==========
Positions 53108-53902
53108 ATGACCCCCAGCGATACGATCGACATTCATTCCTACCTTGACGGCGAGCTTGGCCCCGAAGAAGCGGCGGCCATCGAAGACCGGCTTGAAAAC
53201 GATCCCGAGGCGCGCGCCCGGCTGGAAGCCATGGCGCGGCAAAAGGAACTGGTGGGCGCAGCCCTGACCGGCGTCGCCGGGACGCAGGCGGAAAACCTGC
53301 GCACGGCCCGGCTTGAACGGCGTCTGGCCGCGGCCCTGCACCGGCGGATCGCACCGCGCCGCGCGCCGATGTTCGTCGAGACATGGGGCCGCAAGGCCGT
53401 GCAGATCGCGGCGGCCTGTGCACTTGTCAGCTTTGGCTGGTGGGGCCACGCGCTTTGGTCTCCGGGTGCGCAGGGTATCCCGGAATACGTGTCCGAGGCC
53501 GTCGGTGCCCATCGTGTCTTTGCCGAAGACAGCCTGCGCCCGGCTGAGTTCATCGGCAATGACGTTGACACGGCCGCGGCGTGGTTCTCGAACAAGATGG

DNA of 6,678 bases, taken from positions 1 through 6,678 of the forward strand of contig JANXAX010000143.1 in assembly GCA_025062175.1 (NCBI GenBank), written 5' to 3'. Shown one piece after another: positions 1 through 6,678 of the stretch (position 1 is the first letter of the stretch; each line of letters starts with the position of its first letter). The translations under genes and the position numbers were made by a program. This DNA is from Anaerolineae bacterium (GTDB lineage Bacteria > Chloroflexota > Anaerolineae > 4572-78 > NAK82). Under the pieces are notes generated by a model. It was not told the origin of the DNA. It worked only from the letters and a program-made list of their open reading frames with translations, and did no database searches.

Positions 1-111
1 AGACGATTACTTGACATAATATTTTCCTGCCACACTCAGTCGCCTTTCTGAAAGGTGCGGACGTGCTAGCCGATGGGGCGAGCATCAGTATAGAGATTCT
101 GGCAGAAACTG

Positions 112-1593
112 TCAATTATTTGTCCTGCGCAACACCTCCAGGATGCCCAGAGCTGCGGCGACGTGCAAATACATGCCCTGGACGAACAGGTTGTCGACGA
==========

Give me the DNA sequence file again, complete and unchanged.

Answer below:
Positions 53108-53902
53108 ATGACCCCCAGCGATACGATCGACATTCATTCCTACCTTGACGGCGAGCTTGGCCCCGAAGAAGCGGCGGCCATCGAAGACCGGCTTGAAAAC
53201 GATCCCGAGGCGCGCGCCCGGCTGGAAGCCATGGCGCGGCAAAAGGAACTGGTGGGCGCAGCCCTGACCGGCGTCGCCGGGACGCAGGCGGAAAACCTGC
53301 GCACGGCCCGGCTTGAACGGCGTCTGGCCGCGGCCCTGCACCGGCGGATCGCACCGCGCCGCGCGCCGATGTTCGTCGAGACATGGGGCCGCAAGGCCGT
53401 GCAGATCGCGGCGGCCTGTGCACTTGTCAGCTTTGGCTGGTGGGGCCACGCGCTTTGGTCTCCGGGTGCGCAGGGTATCCCGGAATACGTGTCCGAGGCC
53501 GTCGGTGCCCATCGTGTCTTTGCCGAAGACAGCCTGCGCCCGGCTGAGTTCATCGGCAATGACGTTGACACGGCCGCGGCGTGGTTCTCGAACAAGATGG

DNA of 6,678 bases, taken from positions 1 through 6,678 of the forward strand of contig JANXAX010000143.1 in assembly GCA_025062175.1 (NCBI GenBank), written 5' to 3'. Shown one piece after another: positions 1 through 6,678 of the stretch (position 1 is the first letter of the stretch; each line of letters starts with the position of its first letter). The translations under genes and the position numbers were made by a program. This DNA is from Anaerolineae bacterium (GTDB lineage Bacteria > Chloroflexota > Anaerolineae > 4572-78 > NAK82). Under the pieces are notes generated by a model. It was not told the origin of the DNA. It worked only from the letters and a program-made list of their open reading frames with translations, and did no database searches.

Positions 1-111
1 AGACGATTACTTGACATAATATTTTCCTGCCACACTCAGTCGCCTTTCTGAAAGGTGCGGACGTGCTAGCCGATGGGGCGAGCATCAGTATAGAGATTCT
101 GGCAGAAACTG

Positions 112-1593
112 TCAATTATTTGTCCTGCGCAACACCTCCAGGATGCCCAGAGCTGCGGCGACGTGCAAATACATGCCCTGGACGAACAGGTTGTCGACGA